Kentucky State House Considering Gun Grab Nullification

By:  Joe Wolverton, II, J.D.
Kentucky State House Considering Gun Grab Nullification

The Kentucky state House of Representatives is considering a bill that would thwart the federal gun grab.

The Kentucky state House of Representatives is considering a bill that would nullify any federal attempt to take guns from citizens of the Bluegrass State.

By voting for this measure, Kentucky state legislators could stand up and perform their constitutional obligation to check federal usurpation.

The bill, introduced by State Representative Diane St. Onge (R), is a force rejection of recent federal regulations that disregard the Second Amendment’s protection of the right of the people to keep and bear arms.

HB 429 sets up the shield of state sovereignty and takes direct aim at the disarmament scheme. Among other provisions, the bill would:

invalidate and nullify all federal laws and regulations restricting ownership or possession of firearms; direct the General Assembly to take all appropriate action to safeguard Kentuckian's rights to possess firearms in accordance with the 2nd Amendment to the Constitution of the United States and Section 1 of the Constitution of Kentucky.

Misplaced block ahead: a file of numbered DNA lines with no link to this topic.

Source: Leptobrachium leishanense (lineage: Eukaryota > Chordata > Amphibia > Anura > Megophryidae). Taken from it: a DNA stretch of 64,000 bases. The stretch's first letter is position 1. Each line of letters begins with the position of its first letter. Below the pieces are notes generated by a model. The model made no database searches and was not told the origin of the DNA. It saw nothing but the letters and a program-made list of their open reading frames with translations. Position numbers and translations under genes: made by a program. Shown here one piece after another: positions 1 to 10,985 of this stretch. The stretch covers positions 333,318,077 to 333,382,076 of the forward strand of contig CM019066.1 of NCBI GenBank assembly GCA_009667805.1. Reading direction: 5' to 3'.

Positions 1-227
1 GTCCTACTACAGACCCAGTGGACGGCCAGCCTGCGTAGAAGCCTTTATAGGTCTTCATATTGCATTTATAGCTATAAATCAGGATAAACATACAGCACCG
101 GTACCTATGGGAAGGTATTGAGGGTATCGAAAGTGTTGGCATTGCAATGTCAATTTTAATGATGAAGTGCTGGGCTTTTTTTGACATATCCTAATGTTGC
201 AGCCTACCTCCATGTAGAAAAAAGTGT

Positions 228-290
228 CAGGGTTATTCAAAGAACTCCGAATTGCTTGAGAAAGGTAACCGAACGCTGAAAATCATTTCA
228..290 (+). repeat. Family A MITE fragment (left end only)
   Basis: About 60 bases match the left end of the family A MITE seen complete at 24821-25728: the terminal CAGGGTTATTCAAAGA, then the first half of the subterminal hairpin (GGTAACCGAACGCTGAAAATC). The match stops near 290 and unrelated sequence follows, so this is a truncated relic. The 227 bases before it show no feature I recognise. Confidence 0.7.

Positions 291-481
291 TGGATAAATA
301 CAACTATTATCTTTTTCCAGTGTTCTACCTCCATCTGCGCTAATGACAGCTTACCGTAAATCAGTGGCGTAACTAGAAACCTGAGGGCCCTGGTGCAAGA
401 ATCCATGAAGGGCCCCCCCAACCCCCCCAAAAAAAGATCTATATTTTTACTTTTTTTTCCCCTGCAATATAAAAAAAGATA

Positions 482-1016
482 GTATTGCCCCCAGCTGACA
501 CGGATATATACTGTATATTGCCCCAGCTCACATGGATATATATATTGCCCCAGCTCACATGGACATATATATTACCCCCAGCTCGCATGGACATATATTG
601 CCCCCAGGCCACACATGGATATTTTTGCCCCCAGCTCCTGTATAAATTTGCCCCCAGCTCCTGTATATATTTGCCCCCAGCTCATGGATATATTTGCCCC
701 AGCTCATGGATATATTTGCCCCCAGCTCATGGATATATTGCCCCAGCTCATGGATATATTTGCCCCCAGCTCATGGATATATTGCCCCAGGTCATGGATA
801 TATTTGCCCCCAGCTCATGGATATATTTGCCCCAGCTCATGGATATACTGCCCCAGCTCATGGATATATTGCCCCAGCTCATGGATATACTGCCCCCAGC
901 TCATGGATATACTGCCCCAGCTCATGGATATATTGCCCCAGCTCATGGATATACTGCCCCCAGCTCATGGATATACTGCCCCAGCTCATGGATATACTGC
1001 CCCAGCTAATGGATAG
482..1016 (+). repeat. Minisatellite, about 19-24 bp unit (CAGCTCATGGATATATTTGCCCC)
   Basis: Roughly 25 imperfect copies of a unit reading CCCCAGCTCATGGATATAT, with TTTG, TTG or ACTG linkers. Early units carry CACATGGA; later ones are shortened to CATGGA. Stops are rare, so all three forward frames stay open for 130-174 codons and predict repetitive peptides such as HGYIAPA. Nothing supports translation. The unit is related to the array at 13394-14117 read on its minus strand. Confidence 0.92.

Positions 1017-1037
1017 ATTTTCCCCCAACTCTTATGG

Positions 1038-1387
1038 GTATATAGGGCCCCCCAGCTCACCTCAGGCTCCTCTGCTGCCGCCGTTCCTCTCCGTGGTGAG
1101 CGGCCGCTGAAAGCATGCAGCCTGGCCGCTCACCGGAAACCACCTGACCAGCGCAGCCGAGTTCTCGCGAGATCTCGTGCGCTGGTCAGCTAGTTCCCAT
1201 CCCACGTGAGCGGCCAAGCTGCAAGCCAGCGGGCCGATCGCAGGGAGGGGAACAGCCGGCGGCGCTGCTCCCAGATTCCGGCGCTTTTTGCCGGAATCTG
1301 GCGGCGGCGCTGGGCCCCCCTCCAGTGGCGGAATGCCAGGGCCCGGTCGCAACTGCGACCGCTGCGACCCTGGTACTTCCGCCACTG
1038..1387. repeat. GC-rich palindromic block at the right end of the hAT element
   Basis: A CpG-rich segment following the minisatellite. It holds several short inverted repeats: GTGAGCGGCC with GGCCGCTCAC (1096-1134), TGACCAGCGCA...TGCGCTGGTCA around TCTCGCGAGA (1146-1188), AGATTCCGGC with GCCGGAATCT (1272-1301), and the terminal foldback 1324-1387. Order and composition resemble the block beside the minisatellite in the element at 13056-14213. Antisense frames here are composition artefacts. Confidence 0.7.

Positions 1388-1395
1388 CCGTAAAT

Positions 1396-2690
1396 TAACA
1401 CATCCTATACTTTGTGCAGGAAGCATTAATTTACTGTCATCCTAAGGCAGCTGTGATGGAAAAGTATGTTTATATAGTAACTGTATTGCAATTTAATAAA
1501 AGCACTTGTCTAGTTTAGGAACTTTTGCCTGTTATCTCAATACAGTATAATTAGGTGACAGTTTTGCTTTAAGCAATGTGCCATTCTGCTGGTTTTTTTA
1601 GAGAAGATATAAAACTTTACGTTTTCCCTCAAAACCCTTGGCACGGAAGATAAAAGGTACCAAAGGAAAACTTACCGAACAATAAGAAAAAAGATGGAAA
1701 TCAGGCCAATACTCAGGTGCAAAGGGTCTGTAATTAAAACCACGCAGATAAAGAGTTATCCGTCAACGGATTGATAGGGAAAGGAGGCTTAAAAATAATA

As of this writing, the measure enjoys the support of 13 co-sponsors.

Although certainly a praiseworthy attempt to shore up the right own weapons, a blog post published by the Tenth Amendment Center points out some of the proposal’s deficiencies:

The bill does not create any mechanism to stop enforcement of federal gun laws, but would set the stage for further action. The next step would be to pass a Second Amendment Preservation Act barring state cooperation with enforcement of any federal firearms laws. Since a vast majority of federal enforcement actions require the leadership, help and/or assistance of state or local governments, agents and resources — widespread refusal to enforce or participate in enforcement will severely cripple federal efforts.

An effort consistent with this wise constitutional counsel would be in line with the tack recommended by James Madison in The Federalist, No. 45, where he encouraged state lawmakers, in order to prevent federal abridgment of fundamental liberties, to refuse “to co-operate with the officers of the Union.”

Click here to read the entire article.

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